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Author Topic: Solar Charged LIPO Battery Kit For EMCOMM or Remote Communications  (Read 23303 times)
KB1GMX
Member

Posts: 1338




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« Reply #15 on: July 09, 2016, 12:45:34 PM »

For portable (back packed) lithium is of great value for it lower weight.
If you have to travel with it is light but costly.

For a toteable, that is drive to then setup, possibly with assistance, go with
lead as its reliable and lower in cost.

For fixed station go with lead as well.  The batteries in the 60-200Ah range
will not break the bank, charge controllers for lead systems are common
(lots of choices), and solar pnels are generally cheap (1$ watt or less these days).

My current home system is 400W of panels, an RF quiet charge controller,
150AH wet NiCd (expensive to buy I got lucky to find them free).  The charge
controller was a build it my self as I could not find anything commercial. This
runs 100W hf and 100W VHF/UHF all modes.  A suitable battery for less cost is a
good pair of marine or other VRSLA/AGM 100Ah in parallel.  Also with lead there
are a dozen or more charge controllers that can be used.  Panels, two 130W
should be enough in sunny areas.  Here in New England we get more gray days
so excess capacity is required to ride through those times.  With what I have and
the solar I can run for a long time (days) without exhausting the battery at 100W
and far longer at QRP levels.  This does not move easily as the big battery (10
150ah industrial NiCd cells) are 160 pounds alone.

A smaller system was used for FD.  it was 110 W of solar, a commercial charge
controller (morningstar), two U1 33ah AGM batteries in parallel to run a radio
and amplifiers for 24 hours at 100W level (all modes of 6 and 2M).
This can be moved easily, the two 33ah AGM are easy to carry in their case
(about 40pounds total).

For true portable a FT817 (all modes DC to daylight) and a 11AH Lion pack
(3S4P 18650 cells with CMB) that fit in a pocket.   I can charge with with
a 20w or 50W panel and a custom charge controller that matches the battery.
The voltage of a 3 cell series pack matches the FT817 needs much better
than it would other mobile gear that are more for nominal 13.8V mobile use
as the FT817(ND) tolerates lower voltages well (it works fine at 10V or less).

None of this mentions antennas, masts, coax and auxiliary gear.
For that I have matching home, movable (example FD), and portable antenna
gear for whats needed and based on weight and space.

Allison
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N4UE
Member

Posts: 401




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« Reply #16 on: July 19, 2016, 12:04:50 PM »

Rick, if I may comment.....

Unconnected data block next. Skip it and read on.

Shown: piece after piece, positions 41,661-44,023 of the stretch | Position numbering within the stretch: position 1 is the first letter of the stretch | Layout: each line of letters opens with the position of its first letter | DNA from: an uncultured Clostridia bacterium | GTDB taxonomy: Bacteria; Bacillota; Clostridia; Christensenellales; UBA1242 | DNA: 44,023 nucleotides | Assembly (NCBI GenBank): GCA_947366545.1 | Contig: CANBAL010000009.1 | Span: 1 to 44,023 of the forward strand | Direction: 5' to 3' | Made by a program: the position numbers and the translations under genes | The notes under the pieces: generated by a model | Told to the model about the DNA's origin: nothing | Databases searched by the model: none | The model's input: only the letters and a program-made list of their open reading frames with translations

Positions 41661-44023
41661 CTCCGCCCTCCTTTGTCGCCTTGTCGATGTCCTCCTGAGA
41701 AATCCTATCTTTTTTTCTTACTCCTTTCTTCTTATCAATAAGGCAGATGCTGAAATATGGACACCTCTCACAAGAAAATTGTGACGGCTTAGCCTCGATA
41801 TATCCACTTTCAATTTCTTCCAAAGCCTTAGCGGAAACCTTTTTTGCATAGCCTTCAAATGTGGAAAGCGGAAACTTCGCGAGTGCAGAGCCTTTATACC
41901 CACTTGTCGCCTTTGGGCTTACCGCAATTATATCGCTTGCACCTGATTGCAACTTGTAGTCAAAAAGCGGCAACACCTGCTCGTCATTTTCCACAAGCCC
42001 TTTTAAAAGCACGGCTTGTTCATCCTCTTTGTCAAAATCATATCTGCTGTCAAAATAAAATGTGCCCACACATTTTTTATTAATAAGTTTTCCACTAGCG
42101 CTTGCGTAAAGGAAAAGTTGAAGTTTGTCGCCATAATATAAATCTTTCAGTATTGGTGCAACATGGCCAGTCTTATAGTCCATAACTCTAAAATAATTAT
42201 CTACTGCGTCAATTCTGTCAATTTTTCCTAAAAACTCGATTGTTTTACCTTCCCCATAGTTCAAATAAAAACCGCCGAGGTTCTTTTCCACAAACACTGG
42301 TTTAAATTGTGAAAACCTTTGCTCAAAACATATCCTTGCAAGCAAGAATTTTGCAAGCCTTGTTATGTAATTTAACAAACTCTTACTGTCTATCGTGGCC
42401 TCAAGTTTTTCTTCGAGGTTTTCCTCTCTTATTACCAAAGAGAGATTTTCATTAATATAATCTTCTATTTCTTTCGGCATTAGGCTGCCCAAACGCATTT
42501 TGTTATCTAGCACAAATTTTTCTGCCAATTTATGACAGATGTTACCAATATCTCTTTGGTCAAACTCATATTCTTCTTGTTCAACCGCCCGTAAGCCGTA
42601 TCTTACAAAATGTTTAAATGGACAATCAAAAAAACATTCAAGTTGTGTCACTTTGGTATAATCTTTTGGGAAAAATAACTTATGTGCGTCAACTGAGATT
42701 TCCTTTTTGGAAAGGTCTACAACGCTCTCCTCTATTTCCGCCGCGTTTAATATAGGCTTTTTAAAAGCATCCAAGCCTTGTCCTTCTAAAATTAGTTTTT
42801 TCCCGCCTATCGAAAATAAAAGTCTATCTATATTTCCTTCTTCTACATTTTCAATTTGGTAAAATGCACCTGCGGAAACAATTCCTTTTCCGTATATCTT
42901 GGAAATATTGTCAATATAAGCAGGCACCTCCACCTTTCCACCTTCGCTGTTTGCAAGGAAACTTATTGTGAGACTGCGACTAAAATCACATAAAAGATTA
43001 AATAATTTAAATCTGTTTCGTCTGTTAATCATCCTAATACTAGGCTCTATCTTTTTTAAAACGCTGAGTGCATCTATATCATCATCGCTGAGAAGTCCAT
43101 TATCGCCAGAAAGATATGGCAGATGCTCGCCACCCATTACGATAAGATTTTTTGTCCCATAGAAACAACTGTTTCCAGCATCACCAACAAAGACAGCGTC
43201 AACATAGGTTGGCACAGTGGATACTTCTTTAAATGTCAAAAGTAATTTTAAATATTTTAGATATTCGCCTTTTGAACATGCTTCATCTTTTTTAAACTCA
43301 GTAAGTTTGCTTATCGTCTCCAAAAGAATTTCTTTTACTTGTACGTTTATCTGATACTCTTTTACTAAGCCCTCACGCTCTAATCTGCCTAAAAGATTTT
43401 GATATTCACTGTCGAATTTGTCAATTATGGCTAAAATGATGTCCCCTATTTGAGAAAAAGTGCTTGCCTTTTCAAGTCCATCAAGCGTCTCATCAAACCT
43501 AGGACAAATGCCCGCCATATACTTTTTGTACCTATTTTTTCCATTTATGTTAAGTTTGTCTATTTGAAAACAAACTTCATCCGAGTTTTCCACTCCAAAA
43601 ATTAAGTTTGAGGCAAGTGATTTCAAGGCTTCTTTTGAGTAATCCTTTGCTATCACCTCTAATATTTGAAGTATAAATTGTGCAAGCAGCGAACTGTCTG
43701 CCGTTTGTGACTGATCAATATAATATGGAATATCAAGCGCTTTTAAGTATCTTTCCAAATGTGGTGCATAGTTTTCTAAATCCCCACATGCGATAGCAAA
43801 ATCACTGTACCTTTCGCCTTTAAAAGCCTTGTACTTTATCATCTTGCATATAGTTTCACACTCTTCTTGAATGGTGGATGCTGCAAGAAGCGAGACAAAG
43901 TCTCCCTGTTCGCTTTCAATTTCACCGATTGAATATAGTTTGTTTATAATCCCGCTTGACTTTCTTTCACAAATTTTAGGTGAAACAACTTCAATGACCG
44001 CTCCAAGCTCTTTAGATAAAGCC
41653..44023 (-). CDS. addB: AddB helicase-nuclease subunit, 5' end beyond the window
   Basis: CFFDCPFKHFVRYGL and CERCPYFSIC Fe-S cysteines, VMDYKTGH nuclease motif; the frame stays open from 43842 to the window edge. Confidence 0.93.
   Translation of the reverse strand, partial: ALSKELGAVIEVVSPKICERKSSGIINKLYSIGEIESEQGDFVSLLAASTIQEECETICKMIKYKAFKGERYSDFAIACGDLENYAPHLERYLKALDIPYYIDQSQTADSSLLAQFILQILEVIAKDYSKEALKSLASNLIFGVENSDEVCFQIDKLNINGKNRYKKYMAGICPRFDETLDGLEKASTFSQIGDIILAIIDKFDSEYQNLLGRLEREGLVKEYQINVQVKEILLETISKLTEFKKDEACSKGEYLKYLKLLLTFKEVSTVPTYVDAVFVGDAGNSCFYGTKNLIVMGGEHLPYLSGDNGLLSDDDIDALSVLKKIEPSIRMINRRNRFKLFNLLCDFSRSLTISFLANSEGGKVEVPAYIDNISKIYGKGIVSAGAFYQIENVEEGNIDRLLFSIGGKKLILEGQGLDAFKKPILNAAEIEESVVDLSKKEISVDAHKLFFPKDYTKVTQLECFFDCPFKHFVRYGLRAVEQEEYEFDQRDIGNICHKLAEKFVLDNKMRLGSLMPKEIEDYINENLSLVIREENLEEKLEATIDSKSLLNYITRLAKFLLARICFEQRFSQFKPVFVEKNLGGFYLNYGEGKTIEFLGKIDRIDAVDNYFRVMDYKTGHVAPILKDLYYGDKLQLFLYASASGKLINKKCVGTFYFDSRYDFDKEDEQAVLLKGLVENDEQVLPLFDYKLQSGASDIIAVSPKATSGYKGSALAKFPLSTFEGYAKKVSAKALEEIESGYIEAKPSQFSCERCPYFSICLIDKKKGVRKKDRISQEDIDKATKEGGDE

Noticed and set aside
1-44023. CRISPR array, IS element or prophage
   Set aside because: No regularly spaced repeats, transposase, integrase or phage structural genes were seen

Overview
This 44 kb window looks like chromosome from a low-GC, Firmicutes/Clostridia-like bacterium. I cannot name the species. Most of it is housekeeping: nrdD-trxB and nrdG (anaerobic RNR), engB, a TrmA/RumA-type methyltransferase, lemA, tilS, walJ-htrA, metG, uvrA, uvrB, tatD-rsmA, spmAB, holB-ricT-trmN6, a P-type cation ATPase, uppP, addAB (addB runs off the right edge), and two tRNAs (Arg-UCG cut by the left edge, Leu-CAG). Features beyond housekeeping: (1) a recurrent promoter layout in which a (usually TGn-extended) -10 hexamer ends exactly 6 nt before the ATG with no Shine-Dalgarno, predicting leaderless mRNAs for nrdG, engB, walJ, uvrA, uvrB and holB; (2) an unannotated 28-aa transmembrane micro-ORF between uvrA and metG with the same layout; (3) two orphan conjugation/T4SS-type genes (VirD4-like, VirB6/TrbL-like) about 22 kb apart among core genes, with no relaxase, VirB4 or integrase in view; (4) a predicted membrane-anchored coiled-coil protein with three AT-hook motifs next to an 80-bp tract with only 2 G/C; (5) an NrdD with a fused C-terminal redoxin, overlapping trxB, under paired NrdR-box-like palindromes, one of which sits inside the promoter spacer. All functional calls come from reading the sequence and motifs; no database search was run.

We have several solar powered deer and fish feeders at the farm. I recently replaced the solar panel on one. The nominal output is stated as 12 VDC. Even out of the direct sun, it was measuring over +20 VDC on my DVM.

However, there is a cheap alternative! Several sellers on eBay offer a small DC-DC adjustable converter.
This is a small, finished converter, 43mmX21mm. It uses an LM2596 chip. Very well made. I buy 10 or so at a time.
Input - 3.2-40 VDC
output - 3.5-35 VDC
The NICE thing is it's also a regulator. So, pick your maximum output voltage, say, 13 VDC. Set it via the precision 10 turn pot and regardless of the input voltage (up to 40 VDC) and your output will be 13 VDC.

The BEST part? < $1 each! PLUS, FREE shipping.
Yes, they are from China, sigh.
However, these items, like most Chinese items, come very quickly and the sellers are WAAAAY more pleasant than our own sellers are. Usually get a thank you note, etc......

FWIW

roin
N4UE
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W9IQ
Member

Posts: 538




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« Reply #17 on: July 19, 2016, 01:01:15 PM »

Ron,

These are nice converters but be aware that they employ a switching frequency of ~ 150 kHz. There is no filtering on the output of these modules. They may be fine for deer and fish feeders (as a rancher, I understand...) but when utilized within an RF transceiver environment, more attention to EMI/RFI is warranted. Given the low cost, an EMI/RFI filter added to the converter may still form an acceptable solution.

Here is a link to such a converter: http://www.ebay.com/itm/1pcs-1-23V-30V-DC-DC-Buck-Converter-Step-Down-Module-LM2596-Power-Supply-Output-/400985220074. Even a cursory inspection of the board shows no EMI/RFI filtering.

Here is an example of a low cost low pass filter that would prove beneficial with these converters:





- Glenn W9IQ
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- Glenn W9IQ

I never make a mistake. I thought I did once but I was wrong.
N4UE
Member

Posts: 401




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« Reply #18 on: July 19, 2016, 02:19:40 PM »

Hi Glenn. Sorry about the confusion, but I don't use the DC-DC converters at the farm.
I was just pointing out that the solar panel put out a lot more voltage than I expected. It was a bit larger than the original (Sweeney brand) solar panel on the feeder. It just connects to the battery and timer.
I'll look at a converter with a scope tomorrow. I'm building a 4 preamp distribution system from a nice Decibel Products unit.

Now if I can just protect my catfish from the Eagle that keeps clawing them. ha ha

ron
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W9IQ
Member

Posts: 538




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« Reply #19 on: July 19, 2016, 02:27:33 PM »

Hi Ron,

The scope won't show you anything. A spectrum analyzer would be needed.